“Allergic” gastroenteritis; Eosinophilic gastroenteritis
Eosinophilic gastritis is characterized by a prominent eosinophil-rich inflammation in the gastric wall (Lash et al. 2009) without known cause. Isolated gastric eosinophilia is very rare and it is usually associated with involvement of the duodenum, esophagus, or other gastrointestinal (GI) segments, which is also referred as eosinophilic gastroenteritis (Lash et al. 2009).
As the gastric mucosa has a variable number of eosinophils, the diagnosis, especially in biopsy material, can be difficult. One study addressed the number of eosinophil counts in the normal gastric mucosa and other eosinophil-rich entities in the stomach and the authors proposed working diagnostic criteria: (1) patients who have gastric biopsies that show an average density of >127 eosinophils/mm2(or ≥30 eosinophils per HPF in microscopes equipped with wide-lens oculars) and (2) patients that have no known associated causes of...
References and Further Reading
- Fenoglio-Preiser, C. M., Noffsinger, A. E., Stemmermann, G. N., Lantz, P. E., & Isaacson, P. G. (2008). The nonneoplastic stomach. In J. McGouh & J. Pine (Eds.), Gastrointestinal pathology an atlas and text (pp. 196–197). Philadelphia: Lippincott Williams & Wilkins.Google Scholar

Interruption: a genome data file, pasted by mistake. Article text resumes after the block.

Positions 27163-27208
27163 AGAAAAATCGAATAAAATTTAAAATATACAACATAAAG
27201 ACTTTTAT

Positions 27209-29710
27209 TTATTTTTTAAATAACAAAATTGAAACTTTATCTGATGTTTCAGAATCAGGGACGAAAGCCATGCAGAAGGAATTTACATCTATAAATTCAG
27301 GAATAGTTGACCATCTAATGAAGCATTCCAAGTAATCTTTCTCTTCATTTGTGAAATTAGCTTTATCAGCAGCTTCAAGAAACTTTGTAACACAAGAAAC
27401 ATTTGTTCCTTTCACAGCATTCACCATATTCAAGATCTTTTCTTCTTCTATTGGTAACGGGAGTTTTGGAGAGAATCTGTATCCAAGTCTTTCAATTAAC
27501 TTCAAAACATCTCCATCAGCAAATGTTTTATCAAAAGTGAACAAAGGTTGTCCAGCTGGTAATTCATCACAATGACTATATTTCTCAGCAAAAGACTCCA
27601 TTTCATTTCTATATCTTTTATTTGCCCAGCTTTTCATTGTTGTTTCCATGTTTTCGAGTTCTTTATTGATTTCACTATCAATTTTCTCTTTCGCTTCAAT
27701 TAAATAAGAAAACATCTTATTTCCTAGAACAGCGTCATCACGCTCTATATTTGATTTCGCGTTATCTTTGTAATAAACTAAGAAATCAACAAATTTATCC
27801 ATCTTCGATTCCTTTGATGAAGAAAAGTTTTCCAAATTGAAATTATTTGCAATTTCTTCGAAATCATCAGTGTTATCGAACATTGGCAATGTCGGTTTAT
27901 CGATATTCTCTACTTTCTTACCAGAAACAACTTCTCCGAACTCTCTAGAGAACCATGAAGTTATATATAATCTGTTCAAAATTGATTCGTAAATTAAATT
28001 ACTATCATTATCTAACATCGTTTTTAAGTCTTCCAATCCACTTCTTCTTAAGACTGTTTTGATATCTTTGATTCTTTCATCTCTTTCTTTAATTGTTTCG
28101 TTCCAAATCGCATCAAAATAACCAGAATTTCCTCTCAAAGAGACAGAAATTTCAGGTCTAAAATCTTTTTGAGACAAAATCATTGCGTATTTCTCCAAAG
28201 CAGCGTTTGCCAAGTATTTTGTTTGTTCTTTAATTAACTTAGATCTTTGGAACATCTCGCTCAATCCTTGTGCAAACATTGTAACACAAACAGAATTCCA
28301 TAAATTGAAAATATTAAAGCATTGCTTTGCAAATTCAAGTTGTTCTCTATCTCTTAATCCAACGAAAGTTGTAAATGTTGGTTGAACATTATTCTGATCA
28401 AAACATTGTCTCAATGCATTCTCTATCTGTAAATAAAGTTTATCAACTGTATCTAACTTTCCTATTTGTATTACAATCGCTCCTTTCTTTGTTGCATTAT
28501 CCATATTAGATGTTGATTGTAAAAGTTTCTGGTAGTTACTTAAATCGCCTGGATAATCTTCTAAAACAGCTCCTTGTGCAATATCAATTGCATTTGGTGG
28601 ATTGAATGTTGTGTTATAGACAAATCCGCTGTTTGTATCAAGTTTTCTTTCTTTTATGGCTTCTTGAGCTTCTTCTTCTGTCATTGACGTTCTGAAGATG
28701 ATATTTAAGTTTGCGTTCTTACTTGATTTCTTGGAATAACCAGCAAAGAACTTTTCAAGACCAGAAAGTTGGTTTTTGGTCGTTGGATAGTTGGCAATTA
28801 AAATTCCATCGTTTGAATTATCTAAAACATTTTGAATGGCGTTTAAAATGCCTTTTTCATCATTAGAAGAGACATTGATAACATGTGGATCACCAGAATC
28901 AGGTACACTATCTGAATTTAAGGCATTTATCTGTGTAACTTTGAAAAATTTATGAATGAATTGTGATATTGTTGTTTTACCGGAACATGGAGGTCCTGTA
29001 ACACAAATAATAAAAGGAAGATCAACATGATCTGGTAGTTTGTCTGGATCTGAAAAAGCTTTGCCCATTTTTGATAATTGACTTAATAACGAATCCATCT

- Lash, R. H., Lawuers, G. Y., Odze, R. D., & Genta, R. M. (2009). Inflammatory disorders of the stomach. In R. Odze & J. Goldblum (Eds.), Surgical pathology of the GI tract, liver, biliary tract and pancreas. Philadelphia: Saunders.Google Scholar
- Robert, M. E. (2009). Inflammatory disorders of the small intestine. In R. Odze & J. Goldblum (Eds.), Surgical pathology of the GI tract, liver, biliary tract and pancreas. Philadelphia: Saunders.Google Scholar